Young Aussie tied for Sony lead with Goosen
HONOLULU -- Aaron Baddeley paid his dues. Now, the 21-year-old Aussie wants to show he belongs among the best players in golf at the Sony Open.
With birdies on three of his last five holes at windy Waialae Country Club, Baddeley polished off a 6-under 64 to share the 36-hole lead with Retief Goosen.
''I love being in the last group,'' Baddeley said. ''It's where I want to be -- tied for the lead, and comfortable with my game.''
The pressure is nothing new. Baddeley won consecutive Australian Open titles as a teenager, and also beat Sergio Garcia in an Australasian tour event.
Still, it's the first time Baddeley has played in a PGA Tour event without having to get a sponsor's exemption. He earned his way on the tour by finishing 10th on the Buy.com Tour money list, and he looks like he's ready for bigger things.
''This is the way I dream of winning,'' he said. ''It's my first event with a tour card. I'm going to go out tomorrow and keep doing what I'm doing.''
He still has plenty of work left.
He and Goosen, a former U.S. Open champion and the fourth-ranked player in the world, finished at 10-under 130 on a Waialae course that puts a premium on accuracy because of the tight fairways that wind along tall, skinny palms that blow in the Pacific breeze.
And if that's not enough, he and Goosen might have to contend with the Big Easy.
Ernie Els, coming off a record performance last week at Kapalua when he won by eight strokes and set a PGA Tour record at 31-under par, showed no signs of letting up.
''I'm hitting the ball quite nicely,'' Goosen said. ''Ernie is hitting the ball slightly better than me. If he gets the putter going, he's the guy to beat for the weekend.''
Baddeley figures to have a say in that.
He was labeled a star at 18, when he held off Greg Norman and Colin Montgomerie to become the youngest champion of the Australian Open, the third-oldest championship in professional golf that dates to 1904.
He repeated the following year, then beat Garcia in a playoff at the Holden International in Australia.
''All those guys have won on tour,'' he said. ''It gives me confidence knowing that if I play well, I can win on the PGA Tour, as well.''
Still, it hasn't been easy so far.
Despite nearly 20 sponsor's exemptions, he rarely made the cut and never finished higher than a tie for 44th in the Reno-Tahoe Open.
He is only halfway home in this tournament, with plenty of others in the mix. The cut was at even-par 140, meaning only 10 strokes separate top to bottom. Eighteen players were as close as five shots of the lead going into the weekend.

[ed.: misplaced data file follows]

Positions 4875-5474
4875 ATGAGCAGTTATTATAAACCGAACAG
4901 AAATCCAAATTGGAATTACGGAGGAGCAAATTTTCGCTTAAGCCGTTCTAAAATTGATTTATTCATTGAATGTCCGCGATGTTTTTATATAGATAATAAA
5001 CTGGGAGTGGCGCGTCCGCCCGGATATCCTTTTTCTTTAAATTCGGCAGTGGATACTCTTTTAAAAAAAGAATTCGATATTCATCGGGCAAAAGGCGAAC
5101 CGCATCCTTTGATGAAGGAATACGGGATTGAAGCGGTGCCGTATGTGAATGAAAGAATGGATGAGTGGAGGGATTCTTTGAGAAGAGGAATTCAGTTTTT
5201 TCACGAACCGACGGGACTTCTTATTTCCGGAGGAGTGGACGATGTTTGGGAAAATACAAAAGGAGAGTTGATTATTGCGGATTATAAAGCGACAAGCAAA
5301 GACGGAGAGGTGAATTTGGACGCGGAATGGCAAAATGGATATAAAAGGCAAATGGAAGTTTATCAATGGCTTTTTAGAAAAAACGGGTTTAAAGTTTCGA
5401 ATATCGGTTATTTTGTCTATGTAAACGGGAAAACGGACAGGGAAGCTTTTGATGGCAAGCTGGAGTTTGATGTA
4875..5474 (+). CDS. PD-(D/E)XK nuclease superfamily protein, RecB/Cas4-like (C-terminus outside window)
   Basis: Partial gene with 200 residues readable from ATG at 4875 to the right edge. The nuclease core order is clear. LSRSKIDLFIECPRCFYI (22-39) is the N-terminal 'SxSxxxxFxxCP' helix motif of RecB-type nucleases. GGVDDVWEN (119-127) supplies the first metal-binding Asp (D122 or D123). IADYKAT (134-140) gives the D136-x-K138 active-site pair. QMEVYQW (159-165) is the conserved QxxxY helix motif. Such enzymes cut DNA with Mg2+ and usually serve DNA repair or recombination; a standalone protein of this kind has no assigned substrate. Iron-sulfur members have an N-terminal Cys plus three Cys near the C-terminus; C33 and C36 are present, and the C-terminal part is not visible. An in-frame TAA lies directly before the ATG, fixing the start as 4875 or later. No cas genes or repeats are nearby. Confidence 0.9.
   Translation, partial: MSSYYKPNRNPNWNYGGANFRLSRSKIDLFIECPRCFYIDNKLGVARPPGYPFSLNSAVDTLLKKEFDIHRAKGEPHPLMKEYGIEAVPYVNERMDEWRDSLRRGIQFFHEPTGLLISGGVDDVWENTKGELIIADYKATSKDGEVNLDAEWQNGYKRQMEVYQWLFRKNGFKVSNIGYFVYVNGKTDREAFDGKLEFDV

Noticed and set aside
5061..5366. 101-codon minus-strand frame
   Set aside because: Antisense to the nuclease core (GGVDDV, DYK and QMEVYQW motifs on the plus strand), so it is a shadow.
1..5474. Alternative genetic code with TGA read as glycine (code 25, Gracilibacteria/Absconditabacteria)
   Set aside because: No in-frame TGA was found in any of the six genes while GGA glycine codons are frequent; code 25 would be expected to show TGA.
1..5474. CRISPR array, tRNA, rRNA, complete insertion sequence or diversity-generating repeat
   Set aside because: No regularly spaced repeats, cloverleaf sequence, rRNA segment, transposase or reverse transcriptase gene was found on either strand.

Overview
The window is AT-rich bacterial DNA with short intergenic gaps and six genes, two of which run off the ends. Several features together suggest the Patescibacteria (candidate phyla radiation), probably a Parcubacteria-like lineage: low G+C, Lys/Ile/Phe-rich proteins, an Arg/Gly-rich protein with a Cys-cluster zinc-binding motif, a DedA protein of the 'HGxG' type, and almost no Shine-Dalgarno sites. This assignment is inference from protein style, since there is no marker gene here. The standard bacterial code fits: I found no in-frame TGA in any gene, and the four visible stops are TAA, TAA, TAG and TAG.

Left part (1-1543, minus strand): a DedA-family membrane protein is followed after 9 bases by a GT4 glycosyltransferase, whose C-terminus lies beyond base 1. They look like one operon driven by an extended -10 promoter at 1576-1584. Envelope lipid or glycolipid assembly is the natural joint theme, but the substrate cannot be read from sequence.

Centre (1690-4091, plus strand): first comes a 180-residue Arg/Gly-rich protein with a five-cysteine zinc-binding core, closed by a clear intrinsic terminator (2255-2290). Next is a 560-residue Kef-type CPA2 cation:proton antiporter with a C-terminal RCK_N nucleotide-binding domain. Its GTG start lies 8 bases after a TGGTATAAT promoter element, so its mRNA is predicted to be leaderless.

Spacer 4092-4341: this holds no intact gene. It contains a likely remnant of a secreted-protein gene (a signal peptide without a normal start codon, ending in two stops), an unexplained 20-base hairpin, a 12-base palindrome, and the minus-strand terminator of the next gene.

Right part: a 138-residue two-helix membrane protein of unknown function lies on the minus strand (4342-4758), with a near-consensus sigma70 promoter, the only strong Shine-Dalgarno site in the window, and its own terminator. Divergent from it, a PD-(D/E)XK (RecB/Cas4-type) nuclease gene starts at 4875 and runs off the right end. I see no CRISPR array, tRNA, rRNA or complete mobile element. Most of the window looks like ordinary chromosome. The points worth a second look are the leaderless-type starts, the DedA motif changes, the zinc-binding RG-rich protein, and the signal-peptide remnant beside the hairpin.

DiMarco, a winner on tour each of the last three years, also finished with a birdie on the 551-yard 18th hole that showed how much the winds have increased along the shores north of Waikiki Beach.
He belted a driver off the tee, just right of the fairway, then followed with a 1-iron that still had 107 yards left to the hole. He selected an 8-iron.
''Smoked it,'' he said.
The ball landed about 20 feet beyond the pin, but helped by the wind and grain it finished a mere two feet from the hole.
Goosen played in the afternoon, when the Kona wind reached 20 mph. That hardly fazed him as he opened with three consecutive birdies.
Goosen finished with seven consecutive pars, and was lucky to get the last one. His drive on the par-5 ninth hole -- playing so short that Els reached the green with a wedge -- went left toward the driving range and stopped only a few feet from going out of bounds.
Els ran into problems on No. 1, his 10th hole, when he pushed his drive so far to the right that he hit a provision in case it went out of bounds. He stayed in by three feet, but had to grind to make bogey.
He made the rest look easy -- a 9-iron into 15 feet on No. 2, a 6-iron in five feet on No. 5, a sand wedge to two feet on No. 6. It might have been even better than that he not missed those two other short birdie putts.
Still, Els had few complaints.
He is trying to become the first player since Steve Jones in 1989 to win the first two events on the PGA Tour schedule, and he's in great position.
''You can't just get up there hit it as hard as you can,'' he said. ''Obviously, I prefer last week. But I also enjoy this, when it gets quite bunched up and you've got to grind it out. Sometimes par is a good score. If I keep playing like this, I'll like it.''
The biggest adjustment DiMarco had to make was playing for something Friday. In his previous four tournaments -- Tour Championship, Nedbank Challenge, Target World Challenge and the Mercedes -- there was no 36-hole cut. ... Scott Laycock opened with a 70 that could have better if not for his trip to the restroom. The 31-year-old Aussie was searching for a portable toilet on the second hole, when a marshal offered him a ride in the cart. He was told it was a penalty because it was not a dire emergency. ... Rory Sabbatini ended last year in style, getting married on New Year's Eve. The South African has decided to make his home in Dallas.
Copyright 2003 by The Associated Press